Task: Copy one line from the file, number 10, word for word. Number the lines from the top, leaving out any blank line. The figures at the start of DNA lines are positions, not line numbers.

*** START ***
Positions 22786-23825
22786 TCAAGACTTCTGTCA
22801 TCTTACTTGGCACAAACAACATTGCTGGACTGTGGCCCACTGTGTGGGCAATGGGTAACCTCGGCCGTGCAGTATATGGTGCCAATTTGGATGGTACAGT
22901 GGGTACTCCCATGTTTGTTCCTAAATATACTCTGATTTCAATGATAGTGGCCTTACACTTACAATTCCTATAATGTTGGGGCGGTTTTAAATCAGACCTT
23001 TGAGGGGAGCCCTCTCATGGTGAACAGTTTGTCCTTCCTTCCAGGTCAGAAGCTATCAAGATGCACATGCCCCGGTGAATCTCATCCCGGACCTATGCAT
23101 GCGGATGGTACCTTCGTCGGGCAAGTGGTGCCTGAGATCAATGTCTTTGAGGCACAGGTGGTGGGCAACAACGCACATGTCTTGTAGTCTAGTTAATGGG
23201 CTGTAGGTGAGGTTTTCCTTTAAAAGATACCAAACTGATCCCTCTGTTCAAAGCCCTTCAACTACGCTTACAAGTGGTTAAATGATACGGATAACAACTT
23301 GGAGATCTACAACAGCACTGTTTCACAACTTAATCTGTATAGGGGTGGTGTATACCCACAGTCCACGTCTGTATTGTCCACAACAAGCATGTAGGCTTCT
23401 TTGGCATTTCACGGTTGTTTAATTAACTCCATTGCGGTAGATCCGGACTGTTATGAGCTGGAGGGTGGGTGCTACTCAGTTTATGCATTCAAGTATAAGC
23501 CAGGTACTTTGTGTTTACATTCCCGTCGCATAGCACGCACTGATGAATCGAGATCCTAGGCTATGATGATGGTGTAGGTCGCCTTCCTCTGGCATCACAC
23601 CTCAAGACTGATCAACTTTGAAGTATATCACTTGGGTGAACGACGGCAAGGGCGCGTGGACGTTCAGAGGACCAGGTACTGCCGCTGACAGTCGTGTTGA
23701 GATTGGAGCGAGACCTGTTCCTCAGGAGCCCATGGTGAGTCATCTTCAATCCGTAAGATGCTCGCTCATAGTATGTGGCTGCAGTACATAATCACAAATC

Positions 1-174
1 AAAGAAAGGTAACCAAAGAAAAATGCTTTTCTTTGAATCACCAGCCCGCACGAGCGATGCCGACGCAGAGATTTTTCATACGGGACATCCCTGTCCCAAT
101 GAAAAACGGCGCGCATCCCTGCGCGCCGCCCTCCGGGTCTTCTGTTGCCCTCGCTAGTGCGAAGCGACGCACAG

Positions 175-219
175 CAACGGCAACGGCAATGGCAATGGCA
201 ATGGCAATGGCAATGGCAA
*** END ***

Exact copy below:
23501 CAGGTACTTTGTGTTTACATTCCCGTCGCATAGCACGCACTGATGAATCGAGATCCTAGGCTATGATGATGGTGTAGGTCGCCTTCCTCTGGCATCACAC